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The Penumbra Isn't Good Enough: Preparing For The Great American Solar Eclipse

University of Wyoming Department of Physics and Astronomy

With the Great American Solar Eclipse coming up in less than three months, Wyomingites should find a good viewing site now. The population of the state is expected to double in size, but according to University of Wyoming astronomy professor Mike Pierce, they'll all be crowding into what's called the umbra, the 50-mile shadow of the moon that will make a stripe from Jackson to Torrington.

Pierce said to get the full effect of the eclipse, it's not good enough to watch the moon from the areas next to the path of totality known as the penumbra. For example, viewers in Laramie would only see a partial eclipse.

“You must be on the path of totality,” said Pierce. “You'll read that the sun is 99 percent eclipsed or something like that. But that's just nothing because it will get maybe slightly darker. But other than that, you won't notice anything. To really experience the eclipse you need to be within the umbra where the path of totality is.”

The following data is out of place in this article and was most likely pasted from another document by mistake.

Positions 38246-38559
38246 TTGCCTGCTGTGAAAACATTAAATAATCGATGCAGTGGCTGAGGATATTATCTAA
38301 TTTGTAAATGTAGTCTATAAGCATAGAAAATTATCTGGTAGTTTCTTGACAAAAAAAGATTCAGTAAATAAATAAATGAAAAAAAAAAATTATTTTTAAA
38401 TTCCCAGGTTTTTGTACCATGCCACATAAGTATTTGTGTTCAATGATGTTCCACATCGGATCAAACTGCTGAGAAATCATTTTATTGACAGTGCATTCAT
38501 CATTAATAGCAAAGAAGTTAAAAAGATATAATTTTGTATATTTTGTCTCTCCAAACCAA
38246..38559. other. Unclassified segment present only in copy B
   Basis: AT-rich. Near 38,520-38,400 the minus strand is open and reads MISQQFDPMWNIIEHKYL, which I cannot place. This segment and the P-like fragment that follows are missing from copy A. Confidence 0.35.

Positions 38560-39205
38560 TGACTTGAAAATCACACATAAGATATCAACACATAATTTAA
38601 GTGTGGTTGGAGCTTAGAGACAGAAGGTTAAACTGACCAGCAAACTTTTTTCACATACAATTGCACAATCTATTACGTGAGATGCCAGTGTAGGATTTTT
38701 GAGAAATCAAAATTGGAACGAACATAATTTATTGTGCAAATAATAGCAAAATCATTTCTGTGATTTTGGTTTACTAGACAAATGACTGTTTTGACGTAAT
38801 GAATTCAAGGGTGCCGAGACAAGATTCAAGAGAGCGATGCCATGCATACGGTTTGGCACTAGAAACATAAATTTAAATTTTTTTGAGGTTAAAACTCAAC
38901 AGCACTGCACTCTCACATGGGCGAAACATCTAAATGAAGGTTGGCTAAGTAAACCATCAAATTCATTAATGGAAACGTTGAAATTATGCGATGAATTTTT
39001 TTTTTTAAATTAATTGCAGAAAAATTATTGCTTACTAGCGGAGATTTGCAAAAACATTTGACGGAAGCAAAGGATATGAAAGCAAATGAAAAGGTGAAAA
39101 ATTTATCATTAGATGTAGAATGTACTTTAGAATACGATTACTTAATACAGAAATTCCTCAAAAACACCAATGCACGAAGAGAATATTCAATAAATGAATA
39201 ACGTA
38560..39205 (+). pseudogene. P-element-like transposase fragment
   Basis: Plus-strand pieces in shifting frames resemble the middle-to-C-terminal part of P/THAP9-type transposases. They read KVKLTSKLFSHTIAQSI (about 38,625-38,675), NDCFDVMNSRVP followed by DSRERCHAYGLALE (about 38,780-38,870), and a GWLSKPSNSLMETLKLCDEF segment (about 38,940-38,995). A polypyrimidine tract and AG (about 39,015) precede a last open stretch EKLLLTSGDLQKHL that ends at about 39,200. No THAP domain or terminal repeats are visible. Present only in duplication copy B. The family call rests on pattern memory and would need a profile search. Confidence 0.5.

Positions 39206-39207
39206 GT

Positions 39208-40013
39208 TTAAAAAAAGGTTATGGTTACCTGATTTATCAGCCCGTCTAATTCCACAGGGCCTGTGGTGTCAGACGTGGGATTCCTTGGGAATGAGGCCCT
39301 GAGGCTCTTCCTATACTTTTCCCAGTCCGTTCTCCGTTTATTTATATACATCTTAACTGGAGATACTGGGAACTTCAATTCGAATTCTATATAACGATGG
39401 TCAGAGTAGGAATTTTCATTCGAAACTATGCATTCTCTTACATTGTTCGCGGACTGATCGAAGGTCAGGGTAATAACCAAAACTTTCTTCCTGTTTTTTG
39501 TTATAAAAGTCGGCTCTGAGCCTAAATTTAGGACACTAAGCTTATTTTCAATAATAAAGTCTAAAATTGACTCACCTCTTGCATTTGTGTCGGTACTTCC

Pierce said, if you don't see the eclipse from there, you won't experience the third stage of a total eclipse known as totality.

“Birds will begin to roost and chirp. Temperatures will begin to drop. Animals start acting strangely. People start acting strangely!” he said. “That will last about two and a half minute, and it's really quite spectacular. It's one of these ooh and ahh moments that young people that see it will tell their grandkids about.”

Pierce recommends obtaining solar glasses or a solar filter for your binoculars or telescope since its dangerous to look at the sun with the naked eye. The total eclipse will occur Monday, August 21st. 

Melodie Edwards is the host and producer of WPM's award-winning podcast The Modern West. Her Ghost Town(ing) series looks at rural despair and resilience through the lens of her hometown of Walden, Colorado. She has been a radio reporter at WPM since 2013, covering topics from wildlife to Native American issues to agriculture.
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